Students Recognized for Academic Achievements
Inspired by the story of a South African woman who had the capacity to forgive her son's murderers, Virginie Ladisch '00 became intent on learning more about cultural approaches to conflict resolution and reconciliation. Thanks to a Watson Fellowship, she has the opportunity to travel to South Africa and Guatemala to learn about different methods of peace and forgiveness.
Ladisch '00, one of just 60 students from colleges and universities throughout the United States to receive a Watson Fellowship this year, is spending six months in Johannesburg and Cape Town exploring South Africa's post-apartheid transition to democracy. To learn about the methods of peace and reconciliation that followed years of apartheid, she plans to interview the victims of human rights abuses, their families, witnesses, community leaders, alleged perpetrators, judges and lawyers. She also intends to analyze the impact of The South African Truth and Reconciliation Commission that was designed to chronicle various human rights violations and propose solutions to promote national harmony.
Following her time in South Africa, Ladisch will journey to Guatemala City, Guatemala, where she will study how the people there are coping with the aftermath of a 36-year civil war. Much of her research will come from analyses of The Commission for Historical Clarification in Guatemala, created in 1994 to encourage peace and forgiveness in the war-torn nation.
"Although the goal is to learn how to unify polarized communities and build sustainable peace, the fellowship also offers a way to enhance my own cultural sensitivity and understanding," says Ladisch, the fourth Haverford student to receive a Watson Fellowship in the last six years.
While Ladisch began preparations for her trip abroad, Benjamin Huebner'01 returned from a year of studies at Pembroke College of Oxford University to accept his Truman Scholarship.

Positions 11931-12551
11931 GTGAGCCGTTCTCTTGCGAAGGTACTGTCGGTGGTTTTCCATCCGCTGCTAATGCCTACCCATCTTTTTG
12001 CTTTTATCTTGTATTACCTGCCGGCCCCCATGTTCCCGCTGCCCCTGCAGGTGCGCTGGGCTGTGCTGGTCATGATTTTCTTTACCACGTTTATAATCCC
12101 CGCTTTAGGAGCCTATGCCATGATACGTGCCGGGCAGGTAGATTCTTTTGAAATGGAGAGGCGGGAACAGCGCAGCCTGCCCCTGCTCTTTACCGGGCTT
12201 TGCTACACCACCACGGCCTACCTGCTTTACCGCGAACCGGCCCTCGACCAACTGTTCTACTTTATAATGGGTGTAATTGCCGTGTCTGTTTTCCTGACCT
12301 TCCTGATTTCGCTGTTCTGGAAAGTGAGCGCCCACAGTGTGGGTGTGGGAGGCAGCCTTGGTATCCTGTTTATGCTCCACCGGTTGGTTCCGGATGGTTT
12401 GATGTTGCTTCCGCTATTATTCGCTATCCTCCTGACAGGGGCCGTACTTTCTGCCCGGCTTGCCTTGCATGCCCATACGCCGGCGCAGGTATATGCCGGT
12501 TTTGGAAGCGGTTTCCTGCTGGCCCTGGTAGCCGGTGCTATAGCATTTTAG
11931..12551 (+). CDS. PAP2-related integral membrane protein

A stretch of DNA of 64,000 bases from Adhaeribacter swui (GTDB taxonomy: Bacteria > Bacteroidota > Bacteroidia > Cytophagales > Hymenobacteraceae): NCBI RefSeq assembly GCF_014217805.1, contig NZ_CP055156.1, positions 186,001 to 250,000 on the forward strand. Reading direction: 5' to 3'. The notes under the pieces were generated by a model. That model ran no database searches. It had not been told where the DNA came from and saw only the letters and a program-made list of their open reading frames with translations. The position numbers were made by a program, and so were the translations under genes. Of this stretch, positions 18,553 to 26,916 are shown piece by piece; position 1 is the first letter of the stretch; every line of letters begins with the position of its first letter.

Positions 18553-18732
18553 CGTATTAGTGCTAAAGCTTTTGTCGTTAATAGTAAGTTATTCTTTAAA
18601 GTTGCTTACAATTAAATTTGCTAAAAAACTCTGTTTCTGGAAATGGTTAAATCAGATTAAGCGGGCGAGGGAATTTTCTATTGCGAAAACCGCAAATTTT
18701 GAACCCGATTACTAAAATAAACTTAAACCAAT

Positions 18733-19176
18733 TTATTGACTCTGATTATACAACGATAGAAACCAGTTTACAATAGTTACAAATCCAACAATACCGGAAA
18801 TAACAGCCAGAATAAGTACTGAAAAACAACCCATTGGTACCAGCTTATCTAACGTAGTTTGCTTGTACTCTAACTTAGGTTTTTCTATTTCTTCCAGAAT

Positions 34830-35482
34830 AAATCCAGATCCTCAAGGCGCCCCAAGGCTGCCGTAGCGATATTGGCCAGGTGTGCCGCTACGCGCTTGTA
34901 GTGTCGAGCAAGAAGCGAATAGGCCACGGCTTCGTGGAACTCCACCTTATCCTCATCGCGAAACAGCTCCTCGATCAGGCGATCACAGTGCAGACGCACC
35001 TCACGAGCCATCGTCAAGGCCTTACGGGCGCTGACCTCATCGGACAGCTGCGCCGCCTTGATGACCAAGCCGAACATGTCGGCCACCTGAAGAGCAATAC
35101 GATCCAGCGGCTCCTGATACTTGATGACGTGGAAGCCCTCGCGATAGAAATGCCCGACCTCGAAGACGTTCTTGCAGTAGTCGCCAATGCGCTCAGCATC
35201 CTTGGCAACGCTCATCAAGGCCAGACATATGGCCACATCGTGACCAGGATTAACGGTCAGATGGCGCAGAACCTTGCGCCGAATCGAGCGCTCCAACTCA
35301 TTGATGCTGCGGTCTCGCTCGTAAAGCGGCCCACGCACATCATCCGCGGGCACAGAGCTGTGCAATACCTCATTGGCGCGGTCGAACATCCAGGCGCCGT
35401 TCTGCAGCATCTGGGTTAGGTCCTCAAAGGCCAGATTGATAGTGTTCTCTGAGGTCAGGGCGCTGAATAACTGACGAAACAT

Harry S. Truman Scholarships provide $30,000--$3,000 for the senior year and $27,000 for two or three years of graduate study--to students who have shown a desire to pursue a career in government or non-profit and advocacy sectors.
"Haverford has not only instilled critical reasoning skills and an understanding of the complexities of policy issues but a desire to change the world around us," says Huebner, who has a history of service as a volunteer for Habitat for Humanity, a leader during orientation week and as an Honor Council representative.
A political science major, he wants to use his scholarship to pursue a law degree or a master's degree in public policy and, eventually, a career as a public prosecutor.
While working for Senator Patrick Leahy of Vermont last summer, Huebner gained experience in public policy, designing policy options to promote environment-friendly agriculture. He researched ways to allow dairy farmers to use cleaner and safer growing techniques without decreasing their productivity or harming their business.
"It not only allowed me to witness the public policy process but participate in it," says Huebner.
Shelli Frey'01 has participated in research projects in Haverford's laboratories, and her academic achievement in chemistry was acknowledged with a Goldwater Scholarship. Selected from a field of nearly 1,200 mathematics, science and engineering undergraduates, Frey received $7,500 towards her senior year of education at Haverford.
A junior member of the American Chemical Society, Frey has spent the past year researching aspects of photodynamic therapy, a laser-based cancer treatment that lacks the serious side effects of traditional chemotherapy. In collaboration with Haverford's associate professor of chemistry, Julio de Paula, she discovered how porphyrins, ring-shaped molecules usually comprised of carbon, hydrogen and nitrogen, bind with cellular structures, such as DNA, to produce singlet oxygen, the element that helps to destroy tumor cells.
Her research may benefit not only the future of photodynamic therapy but also the development of future cancer-fighting drugs.